Circumcision as a religious ritual is known in many different cultures, but the idea that circumcision is normal in countries of the British Commonwealth is relatively recent.
It started only at the end of the 19th century, and appears to stem from the hygiene problems, penile infections and subsequent adult circumcisions suffered by soldiers in the Crimean wars, and to some extent in the First World War. Fathers at that time swore that they would not put their sons through such agony in adult life, and started the ritual of infant circumcision.
Today there is no medical reason to support the continuation of this ritual. Hygiene is not a problem in modern society, and it is possible for parents and children to adequately clean their penis as much as their ears or any other part of the anatomy. The majority of the medical profession can now see no advantages to the procedure.
Some men will need to be circumcised later in life, but fewer than 1% of men will need this operation for infections, tight bands, cancer or other reasons. Some of us will also need to have our appendix removed later in life, but this is not a valid reason for removing it at birth.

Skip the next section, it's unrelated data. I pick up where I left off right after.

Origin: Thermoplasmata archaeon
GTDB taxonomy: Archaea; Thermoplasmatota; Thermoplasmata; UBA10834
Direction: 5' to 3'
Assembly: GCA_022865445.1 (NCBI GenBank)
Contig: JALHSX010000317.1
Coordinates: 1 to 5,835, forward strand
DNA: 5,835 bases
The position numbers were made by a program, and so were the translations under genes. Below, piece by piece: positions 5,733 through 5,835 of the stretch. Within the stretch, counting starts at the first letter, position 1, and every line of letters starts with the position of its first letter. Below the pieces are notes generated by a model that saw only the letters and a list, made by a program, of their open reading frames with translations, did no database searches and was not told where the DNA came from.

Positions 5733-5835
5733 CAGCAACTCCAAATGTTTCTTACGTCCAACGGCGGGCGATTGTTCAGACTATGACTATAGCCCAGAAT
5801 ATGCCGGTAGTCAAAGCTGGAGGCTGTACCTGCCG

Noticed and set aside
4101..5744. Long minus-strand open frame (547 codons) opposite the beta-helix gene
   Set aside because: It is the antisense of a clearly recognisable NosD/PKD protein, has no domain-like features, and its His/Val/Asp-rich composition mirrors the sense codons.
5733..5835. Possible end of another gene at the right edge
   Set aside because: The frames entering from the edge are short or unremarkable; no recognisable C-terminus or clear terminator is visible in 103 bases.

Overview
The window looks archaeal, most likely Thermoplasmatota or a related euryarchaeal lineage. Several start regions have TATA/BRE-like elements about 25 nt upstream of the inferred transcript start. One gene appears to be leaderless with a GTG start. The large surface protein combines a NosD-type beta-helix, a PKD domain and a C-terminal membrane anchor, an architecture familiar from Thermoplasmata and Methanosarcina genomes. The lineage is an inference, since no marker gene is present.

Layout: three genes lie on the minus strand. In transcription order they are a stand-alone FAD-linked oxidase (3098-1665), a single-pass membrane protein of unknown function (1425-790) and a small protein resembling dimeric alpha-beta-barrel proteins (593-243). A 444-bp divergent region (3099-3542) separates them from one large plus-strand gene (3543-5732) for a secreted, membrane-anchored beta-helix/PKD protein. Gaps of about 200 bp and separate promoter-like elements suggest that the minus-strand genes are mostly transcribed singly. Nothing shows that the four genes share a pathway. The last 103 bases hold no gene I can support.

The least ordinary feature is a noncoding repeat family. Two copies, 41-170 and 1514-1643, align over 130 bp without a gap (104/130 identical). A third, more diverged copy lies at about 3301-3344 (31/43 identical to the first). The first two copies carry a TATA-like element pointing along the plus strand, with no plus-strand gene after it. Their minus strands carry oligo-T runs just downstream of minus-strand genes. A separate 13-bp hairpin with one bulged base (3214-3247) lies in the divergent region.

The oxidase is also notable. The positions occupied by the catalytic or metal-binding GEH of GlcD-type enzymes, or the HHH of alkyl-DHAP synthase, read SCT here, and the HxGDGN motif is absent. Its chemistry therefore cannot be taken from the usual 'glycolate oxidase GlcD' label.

Cancer of the penis has been used as a good reason for circumcision. It is true that the incidence of penile cancer is higher in uncircumcised men, but it is a rare cancer that is detected at an early stage in most cases. On the other hand, the wives of circumcised men are more likely to develop cancer of the cervix.
The heterosexual spread of AIDS is reduced amongst circumcised men, but there is no change in the spread of AIDS when the sex is homosexual. This may be a reason for circumcision in Africa where AIDS is widespread, but circumcision is already a common ritual in many parts of southern and central Africa.
The procedure can be done under local anaesthetic using clamps and a scalpel, or using a device (Plastibel), which makes it technically easier for the doctor to cut off the foreskin and minimise the risk of bleeding. The procedure can be done in a doctor’s surgery, and hospitalisation is not necessary.
There are risks associated with the procedure. Although any bleeding from the penis may appear to be adequately controlled when the child leaves the surgery, catastrophic bleeding may occur unnoticed into a nappy that night. Scarring of the penis due to infection may also occur.
Removing the foreskin may adversely affect the man in later life. The foreskin is the most sexually sensitive part of the penis, and if excess is removed, it may decrease sexual pleasure. Plastic surgeons are now able to refashion the foreskin by an operation that moves some of the skin on the penis further down the shaft.